A disabled girl plays with a ball after arriving at a new emergency shelter in a sports hall near the Olympiastadion in Berlin, Germany, September 10, 2015. REUTERS/Hannibal Hanschke

The Victorian education department has launched an investigation into claims that children with disabilities were being locked by a school in cages described as “cattle pens”. The incidents were eported by parents of the students, as well as staff members of Bendigo Special Developmental School.

Complaints of students being treated like animals started coming in from Oct. 2014. It has been alleged that the disabled children were put into small cages made with pool fencing, about 1.5 metres tall and 1.8 metres wide.

“I’ve seen photographs of some of the structures used to lock children in,” News Corp quoted disability advocate Julie Phillips as saying. “I call the cage-like structures small cattle pens and there was also one wooden one that was a horrific structure with no windows. I believe they have been taken down now -- I don’t know when.”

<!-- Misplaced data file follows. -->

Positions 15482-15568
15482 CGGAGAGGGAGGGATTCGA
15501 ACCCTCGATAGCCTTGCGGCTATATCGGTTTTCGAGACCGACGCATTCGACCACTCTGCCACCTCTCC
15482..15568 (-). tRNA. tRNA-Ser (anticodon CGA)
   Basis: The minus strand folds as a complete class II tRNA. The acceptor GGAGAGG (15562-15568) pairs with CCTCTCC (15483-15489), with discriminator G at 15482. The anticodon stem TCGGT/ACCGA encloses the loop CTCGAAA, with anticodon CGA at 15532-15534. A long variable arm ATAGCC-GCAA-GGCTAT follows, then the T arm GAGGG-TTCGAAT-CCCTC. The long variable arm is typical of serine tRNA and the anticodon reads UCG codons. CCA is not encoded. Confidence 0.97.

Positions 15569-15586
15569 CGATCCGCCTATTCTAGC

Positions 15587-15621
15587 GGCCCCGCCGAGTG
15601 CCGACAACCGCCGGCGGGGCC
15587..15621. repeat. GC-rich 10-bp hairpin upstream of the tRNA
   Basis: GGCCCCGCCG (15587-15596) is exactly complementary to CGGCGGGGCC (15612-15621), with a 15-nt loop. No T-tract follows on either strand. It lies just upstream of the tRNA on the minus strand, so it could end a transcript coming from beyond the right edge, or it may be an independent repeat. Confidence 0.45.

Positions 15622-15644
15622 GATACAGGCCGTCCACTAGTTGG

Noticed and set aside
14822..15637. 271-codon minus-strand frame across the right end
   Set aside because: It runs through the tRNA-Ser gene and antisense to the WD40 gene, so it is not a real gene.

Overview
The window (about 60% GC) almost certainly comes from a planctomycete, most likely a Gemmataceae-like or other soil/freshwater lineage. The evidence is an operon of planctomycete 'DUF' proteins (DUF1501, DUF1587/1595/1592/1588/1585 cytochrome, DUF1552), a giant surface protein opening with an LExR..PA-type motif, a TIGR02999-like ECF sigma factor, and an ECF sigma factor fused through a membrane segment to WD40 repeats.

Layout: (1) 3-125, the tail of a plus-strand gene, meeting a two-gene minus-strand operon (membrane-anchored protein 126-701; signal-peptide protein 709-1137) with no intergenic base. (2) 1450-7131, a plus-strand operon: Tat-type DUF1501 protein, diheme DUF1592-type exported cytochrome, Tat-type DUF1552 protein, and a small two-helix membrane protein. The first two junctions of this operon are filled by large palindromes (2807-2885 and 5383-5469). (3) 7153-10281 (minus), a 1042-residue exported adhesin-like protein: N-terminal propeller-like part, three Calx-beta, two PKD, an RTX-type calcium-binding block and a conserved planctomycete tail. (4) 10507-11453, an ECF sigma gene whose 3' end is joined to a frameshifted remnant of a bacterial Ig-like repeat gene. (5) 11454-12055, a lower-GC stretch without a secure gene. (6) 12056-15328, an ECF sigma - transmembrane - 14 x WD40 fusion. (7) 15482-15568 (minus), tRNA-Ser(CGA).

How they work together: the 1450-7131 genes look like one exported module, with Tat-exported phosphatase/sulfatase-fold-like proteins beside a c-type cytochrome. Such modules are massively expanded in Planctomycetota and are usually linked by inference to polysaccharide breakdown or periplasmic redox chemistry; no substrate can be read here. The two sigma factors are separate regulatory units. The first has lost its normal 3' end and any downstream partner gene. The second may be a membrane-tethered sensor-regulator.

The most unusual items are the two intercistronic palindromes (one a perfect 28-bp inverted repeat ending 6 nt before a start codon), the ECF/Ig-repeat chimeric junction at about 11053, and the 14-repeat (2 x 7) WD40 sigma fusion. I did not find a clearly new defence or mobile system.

She also mentioned reports of staff members from the school undergoing martial arts training for tackling the students.

“I’ve had reports from parents who have visited the school and seen the disturbing treatment of kids,” she said. “I’ve had reports about kids being tied to chairs and other general inhumane treatments.”

Phillips had written to the education department’s regional director after receiving reports of the abuse. But the allegations were denied right away by the director.

According to the reports gathered by Phillips, most of these children were kept secluded in the cage-like structures for long periods of time. She noted that some of the most vulnerable and marginalised children with disabilities are sent to such schools and need to be protected. Keeping them cooped up can have very damaging psychological effects on the children.

The staff who had reported the incidents to Phillips have since reportedly lost their jobs.

The school has denied the allegations.

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